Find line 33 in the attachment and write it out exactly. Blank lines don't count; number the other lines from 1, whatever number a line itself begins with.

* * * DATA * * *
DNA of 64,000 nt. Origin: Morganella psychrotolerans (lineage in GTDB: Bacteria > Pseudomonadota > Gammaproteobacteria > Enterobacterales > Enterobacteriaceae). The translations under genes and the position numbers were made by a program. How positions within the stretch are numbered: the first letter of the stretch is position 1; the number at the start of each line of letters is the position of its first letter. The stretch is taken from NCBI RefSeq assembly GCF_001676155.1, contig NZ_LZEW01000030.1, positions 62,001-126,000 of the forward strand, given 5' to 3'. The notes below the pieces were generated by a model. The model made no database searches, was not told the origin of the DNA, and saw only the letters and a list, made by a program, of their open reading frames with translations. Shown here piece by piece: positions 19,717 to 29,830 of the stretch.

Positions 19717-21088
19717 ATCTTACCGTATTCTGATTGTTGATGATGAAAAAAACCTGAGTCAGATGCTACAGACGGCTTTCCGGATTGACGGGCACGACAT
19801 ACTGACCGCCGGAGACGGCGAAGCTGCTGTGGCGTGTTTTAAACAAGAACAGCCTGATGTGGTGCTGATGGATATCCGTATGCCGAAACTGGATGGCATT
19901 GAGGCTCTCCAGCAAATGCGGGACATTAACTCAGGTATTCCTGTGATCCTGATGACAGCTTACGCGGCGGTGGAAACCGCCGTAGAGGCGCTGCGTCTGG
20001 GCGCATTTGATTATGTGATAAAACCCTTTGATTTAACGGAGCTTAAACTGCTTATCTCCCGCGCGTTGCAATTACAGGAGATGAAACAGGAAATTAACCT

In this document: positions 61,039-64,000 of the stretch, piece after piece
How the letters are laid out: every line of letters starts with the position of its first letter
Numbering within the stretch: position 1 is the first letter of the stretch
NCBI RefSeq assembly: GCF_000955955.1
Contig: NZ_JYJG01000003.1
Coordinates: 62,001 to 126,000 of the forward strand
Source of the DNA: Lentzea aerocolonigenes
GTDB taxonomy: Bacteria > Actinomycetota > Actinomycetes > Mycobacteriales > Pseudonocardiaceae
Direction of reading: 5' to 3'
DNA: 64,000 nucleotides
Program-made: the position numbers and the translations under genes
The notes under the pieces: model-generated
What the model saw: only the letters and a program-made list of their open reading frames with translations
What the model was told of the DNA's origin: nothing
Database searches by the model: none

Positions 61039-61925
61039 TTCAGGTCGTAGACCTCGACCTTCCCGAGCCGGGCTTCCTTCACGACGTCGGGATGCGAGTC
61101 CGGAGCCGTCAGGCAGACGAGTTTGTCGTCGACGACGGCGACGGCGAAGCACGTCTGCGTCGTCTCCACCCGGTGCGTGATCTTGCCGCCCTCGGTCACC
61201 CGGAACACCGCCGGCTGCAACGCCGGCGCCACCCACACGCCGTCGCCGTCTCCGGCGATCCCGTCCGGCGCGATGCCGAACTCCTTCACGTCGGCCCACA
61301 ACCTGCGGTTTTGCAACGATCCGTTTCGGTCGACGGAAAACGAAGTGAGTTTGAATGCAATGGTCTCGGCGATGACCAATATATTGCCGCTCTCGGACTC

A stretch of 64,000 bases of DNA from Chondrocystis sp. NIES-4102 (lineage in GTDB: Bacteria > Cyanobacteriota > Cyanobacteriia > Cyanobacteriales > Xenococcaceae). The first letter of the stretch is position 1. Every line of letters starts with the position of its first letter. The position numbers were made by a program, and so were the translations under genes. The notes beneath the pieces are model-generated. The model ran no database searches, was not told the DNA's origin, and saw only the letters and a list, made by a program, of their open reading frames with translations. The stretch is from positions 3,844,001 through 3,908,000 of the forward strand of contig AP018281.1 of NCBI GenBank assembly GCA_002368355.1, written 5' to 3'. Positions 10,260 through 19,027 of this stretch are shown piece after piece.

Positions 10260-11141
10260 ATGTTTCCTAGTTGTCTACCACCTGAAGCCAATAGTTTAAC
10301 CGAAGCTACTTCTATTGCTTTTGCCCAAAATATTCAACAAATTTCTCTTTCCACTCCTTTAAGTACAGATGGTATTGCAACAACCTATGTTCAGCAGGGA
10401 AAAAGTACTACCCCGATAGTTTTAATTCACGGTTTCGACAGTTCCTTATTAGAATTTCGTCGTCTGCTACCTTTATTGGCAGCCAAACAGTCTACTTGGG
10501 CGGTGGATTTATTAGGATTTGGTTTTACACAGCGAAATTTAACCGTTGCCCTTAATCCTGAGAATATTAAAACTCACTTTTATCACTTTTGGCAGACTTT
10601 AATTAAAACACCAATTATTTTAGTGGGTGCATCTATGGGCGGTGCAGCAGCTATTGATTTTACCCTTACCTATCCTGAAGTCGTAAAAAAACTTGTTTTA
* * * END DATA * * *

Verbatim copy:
10601 AATTAAAACACCAATTATTTTAGTGGGTGCATCTATGGGCGGTGCAGCAGCTATTGATTTTACCCTTACCTATCCTGAAGTCGTAAAAAAACTTGTTTTA